The fig leaf

When Queen Victoria first encountered the cast of David at the Museum, she was apparently so shocked by his nudity that a proportionally accurate fig leaf was commissioned to cover the genitalia. The leaf was kept in readiness for any royal visits, when it was hung on the figure using two strategically placed hooks. The original fig leaf, made by Papi, has sadly been lost but we have a version, made in 1857, in our collection.

Fig Leaf for David, plaster cast, D. Brucciani & Co., about 1857, England. Museum no. REPRO.1857A-161. Photograph by George Eksts. © Victoria and Albert Museum, London

David today

The cast of David remains one of the most popular objects in our collections, and continues to inspire many artists, designers and creatives. In 2016 David was scanned by the team working on Ridley Scott's film Alien: Covenant, which was released in 2017. Using a state of the art LiDAR laser scanner, millions of 'points' on the statue were captured from multiple angles, enabling every inch of David to be captured. This data created an exact high-resolution mesh and any gaps in the scan were filled in with digital photography. Once cleaned, the scan was sent to a 3D sculpting company where David was reproduced in several large polystyrene slices which were then reinforced with a metal armature, pieced together and then painted to produce a highly accurate replica. The film has since been watched by millions of people across the world, with David centre stage, demonstrating the enduring legacy of this iconic sculpture and the ongoing relevance and interest in replication in the digital age.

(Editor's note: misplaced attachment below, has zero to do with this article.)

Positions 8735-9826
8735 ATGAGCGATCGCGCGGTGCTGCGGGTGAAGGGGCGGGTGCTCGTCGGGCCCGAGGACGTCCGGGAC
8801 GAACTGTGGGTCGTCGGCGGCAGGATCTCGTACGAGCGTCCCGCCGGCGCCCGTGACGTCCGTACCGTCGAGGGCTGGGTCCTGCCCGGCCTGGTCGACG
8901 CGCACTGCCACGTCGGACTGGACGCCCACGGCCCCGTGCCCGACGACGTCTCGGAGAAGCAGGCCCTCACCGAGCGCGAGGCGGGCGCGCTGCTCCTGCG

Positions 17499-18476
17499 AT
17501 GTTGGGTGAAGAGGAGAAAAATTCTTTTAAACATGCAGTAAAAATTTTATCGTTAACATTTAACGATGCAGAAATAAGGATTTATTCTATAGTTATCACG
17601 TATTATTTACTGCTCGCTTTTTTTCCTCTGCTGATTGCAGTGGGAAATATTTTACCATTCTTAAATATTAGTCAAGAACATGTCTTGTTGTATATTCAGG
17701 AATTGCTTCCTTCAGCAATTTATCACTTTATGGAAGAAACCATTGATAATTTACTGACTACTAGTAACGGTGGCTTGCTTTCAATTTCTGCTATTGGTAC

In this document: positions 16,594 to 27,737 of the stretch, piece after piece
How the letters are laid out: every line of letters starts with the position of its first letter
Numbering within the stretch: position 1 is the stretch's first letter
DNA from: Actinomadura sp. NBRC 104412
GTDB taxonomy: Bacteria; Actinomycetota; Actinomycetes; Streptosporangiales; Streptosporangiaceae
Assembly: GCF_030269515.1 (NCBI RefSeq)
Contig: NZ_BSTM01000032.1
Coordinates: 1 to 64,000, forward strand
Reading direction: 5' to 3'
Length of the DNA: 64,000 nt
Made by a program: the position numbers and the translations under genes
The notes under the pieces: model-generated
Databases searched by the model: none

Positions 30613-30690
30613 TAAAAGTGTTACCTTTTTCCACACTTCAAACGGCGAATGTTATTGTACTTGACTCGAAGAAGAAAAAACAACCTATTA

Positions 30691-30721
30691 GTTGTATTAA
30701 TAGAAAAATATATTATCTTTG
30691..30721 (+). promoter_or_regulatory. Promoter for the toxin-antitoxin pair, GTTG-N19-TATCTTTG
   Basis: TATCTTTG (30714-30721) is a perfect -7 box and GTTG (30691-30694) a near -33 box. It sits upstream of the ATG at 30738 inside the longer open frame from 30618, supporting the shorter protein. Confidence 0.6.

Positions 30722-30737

(left) Sculptor working on the body pieces of David (right) final model of the statue in position on the set of Alien: Covenant, 2017. Image courtesy of the 20th Century Fox

Find out more about Michelangelo's David – including fascinating discoveries made by our Sculpture Conservator, Johanna Puisto, in the V&A blog.